|Dame Beryl Bainbridge|
|Born||21 November 1932
Bainbridge was born in Liverpool and raised in nearby Formby. Even as a small child she enjoyed writing, and by age 10 she frequently updated her diary. She had elocution lessons and by 11 she was appearing on the radio alongside Billie Whitelaw and Judith Chalmers. She was expelled from Merchant Taylors' Girls' School, Crosby at age 14 when she was caught with a vulgar note, written by someone else, in her pocket. That summer she fell in love with a former German POW who was waiting to be repatriated. For the next six years, the couple corresponded and tried to get permission for the German man to return to Britain so they could be married. The relationship ended in 1953.
The following year she married artist Austin Davies. The two divorced soon after, leaving Bainbridge a single mother of two children. She later had a third child by Alan Sharp, a daughter who is the actress Rudi Davies. In 1958 she attempted suicide by putting her head in an oven.
She spent her early years working as an actress and appeared in a 1961 episode of the soap opera Coronation Street playing an anti-nuclear protester.
To help fill her time, Bainbridge began to write, primarily based on incidents from her childhood. Her early novels were well-received by critics but failed to earn much money. Her first novel, Harriet Said... was written at this time. It was to be her third published novel, having been rejected by several publishers, one of whom found the central characters "repulsive almost beyond belief". It was published after A Weekend with Claude (1967) and Another Part of the Wood (1968).
In the 1990s Bainbridge turned to historical fiction. These novels continued to be popular with critics but were also commercially successful. Among her historical fiction novels is Master Georgie set in the Crimean War, for which she won the 1998 James Tait Black Memorial Prize for fiction.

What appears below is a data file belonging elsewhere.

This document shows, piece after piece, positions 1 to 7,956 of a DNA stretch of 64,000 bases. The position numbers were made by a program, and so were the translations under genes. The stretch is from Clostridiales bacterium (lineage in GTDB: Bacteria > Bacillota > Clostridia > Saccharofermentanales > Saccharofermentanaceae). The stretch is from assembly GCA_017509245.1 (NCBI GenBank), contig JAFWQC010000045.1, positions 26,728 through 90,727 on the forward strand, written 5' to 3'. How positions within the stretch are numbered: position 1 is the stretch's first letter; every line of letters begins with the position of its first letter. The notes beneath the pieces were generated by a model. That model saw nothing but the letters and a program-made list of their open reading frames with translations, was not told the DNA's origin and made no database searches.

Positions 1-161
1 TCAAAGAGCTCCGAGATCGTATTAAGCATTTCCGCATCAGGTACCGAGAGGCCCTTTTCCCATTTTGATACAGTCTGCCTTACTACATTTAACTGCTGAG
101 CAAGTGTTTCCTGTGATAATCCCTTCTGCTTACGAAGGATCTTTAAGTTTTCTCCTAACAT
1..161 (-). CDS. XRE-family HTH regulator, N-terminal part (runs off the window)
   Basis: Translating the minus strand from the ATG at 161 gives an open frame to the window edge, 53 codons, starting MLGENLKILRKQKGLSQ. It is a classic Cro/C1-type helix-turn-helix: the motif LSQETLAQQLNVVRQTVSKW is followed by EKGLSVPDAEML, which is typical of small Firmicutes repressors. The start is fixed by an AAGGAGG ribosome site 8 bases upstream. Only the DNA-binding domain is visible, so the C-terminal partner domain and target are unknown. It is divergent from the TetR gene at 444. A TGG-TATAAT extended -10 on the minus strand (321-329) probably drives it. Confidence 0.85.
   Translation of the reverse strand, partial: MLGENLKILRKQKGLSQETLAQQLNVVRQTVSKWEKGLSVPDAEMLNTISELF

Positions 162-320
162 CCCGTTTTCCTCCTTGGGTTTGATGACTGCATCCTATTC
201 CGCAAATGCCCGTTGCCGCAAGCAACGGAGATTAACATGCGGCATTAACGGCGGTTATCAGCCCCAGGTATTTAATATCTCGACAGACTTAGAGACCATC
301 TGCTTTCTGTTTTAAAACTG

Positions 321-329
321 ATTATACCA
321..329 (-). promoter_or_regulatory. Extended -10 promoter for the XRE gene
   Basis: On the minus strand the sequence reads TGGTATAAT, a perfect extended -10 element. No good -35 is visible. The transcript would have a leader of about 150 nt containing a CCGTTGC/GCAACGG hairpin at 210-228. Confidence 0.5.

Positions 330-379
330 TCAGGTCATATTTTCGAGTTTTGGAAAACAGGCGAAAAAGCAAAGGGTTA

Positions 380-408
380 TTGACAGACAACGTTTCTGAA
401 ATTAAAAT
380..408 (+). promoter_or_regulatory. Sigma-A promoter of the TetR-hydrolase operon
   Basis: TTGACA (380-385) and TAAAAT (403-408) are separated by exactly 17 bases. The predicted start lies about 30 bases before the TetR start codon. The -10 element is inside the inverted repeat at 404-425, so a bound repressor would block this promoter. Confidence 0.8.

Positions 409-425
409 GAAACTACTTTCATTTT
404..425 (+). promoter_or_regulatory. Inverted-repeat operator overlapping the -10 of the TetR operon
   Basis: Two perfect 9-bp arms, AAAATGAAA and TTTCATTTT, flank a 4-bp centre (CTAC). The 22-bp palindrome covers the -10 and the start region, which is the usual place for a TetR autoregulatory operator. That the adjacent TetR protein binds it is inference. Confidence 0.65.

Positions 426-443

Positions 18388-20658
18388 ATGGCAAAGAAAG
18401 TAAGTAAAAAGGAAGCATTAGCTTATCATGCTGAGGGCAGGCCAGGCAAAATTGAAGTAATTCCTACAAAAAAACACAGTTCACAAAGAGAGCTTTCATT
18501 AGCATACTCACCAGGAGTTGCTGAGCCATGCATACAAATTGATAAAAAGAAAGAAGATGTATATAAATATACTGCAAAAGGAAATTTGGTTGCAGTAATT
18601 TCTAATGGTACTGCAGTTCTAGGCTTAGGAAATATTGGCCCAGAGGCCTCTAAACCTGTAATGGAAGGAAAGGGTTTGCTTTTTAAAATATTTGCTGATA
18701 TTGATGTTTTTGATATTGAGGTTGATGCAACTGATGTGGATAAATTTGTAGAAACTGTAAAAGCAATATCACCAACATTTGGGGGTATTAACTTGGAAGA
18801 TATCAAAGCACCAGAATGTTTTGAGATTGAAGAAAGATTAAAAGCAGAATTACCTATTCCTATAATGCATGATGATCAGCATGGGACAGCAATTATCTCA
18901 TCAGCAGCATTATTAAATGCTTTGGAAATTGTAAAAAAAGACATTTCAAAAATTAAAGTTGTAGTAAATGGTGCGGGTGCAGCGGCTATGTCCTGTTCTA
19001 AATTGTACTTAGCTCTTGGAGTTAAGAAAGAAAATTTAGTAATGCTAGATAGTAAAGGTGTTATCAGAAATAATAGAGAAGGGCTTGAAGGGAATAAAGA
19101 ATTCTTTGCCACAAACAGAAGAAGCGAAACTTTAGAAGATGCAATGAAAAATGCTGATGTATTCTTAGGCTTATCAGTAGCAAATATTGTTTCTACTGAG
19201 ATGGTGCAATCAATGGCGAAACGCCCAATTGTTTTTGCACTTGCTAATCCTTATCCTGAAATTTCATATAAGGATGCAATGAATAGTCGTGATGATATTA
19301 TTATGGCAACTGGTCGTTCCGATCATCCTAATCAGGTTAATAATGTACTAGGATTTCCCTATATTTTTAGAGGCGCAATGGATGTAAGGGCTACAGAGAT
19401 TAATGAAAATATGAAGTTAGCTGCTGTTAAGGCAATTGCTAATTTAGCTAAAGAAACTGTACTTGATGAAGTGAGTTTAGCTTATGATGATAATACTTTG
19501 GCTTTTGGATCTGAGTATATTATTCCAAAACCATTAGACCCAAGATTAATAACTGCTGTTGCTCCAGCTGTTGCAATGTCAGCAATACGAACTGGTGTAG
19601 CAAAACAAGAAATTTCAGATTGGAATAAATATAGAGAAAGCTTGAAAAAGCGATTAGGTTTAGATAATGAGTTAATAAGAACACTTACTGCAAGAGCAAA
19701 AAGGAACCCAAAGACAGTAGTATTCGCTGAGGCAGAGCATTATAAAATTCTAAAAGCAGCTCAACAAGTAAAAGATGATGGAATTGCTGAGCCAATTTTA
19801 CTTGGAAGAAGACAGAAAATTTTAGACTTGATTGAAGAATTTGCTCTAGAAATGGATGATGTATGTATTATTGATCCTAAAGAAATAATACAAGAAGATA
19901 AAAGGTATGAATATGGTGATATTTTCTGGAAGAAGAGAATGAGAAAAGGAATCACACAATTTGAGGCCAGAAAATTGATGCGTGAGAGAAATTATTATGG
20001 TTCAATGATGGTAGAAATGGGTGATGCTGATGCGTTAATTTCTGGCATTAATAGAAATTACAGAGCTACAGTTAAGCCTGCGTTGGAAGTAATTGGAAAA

Her most recent novel, According to Queeney is a fictionalized account of the last years of the life of Samuel Johnson as seen through the eyes of Queeney Thrale, eldest daughter of Henry Thrale and Hester Thrale, and received wide acclaim.
Since the 1990s, Bainbridge has also served as a theatre critic for the monthly magazine The Oldie. Her reviews rarely contain negative content, and are usually published after the play has closed.
Throughout the year 2007, Charlie Russell produced a documentary, "Beryl's Last Year", about the life his grandmother, Beryl Bainbridge. Beryl believed she was destined to die aged 71, like her father, mother and nine other relatives. The documentary detailed her upbringing and attempts write a final novel Dear Brutus, which she decided to leave unfinished. It was aired in the United Kingdom on BBC Four.
In 2009, she donated the short story Goodnight Children, Everywhere to Oxfam's 'Ox-Tales' project, four collections of UK stories written by 38 authors. Her story was published in the 'Air' collection.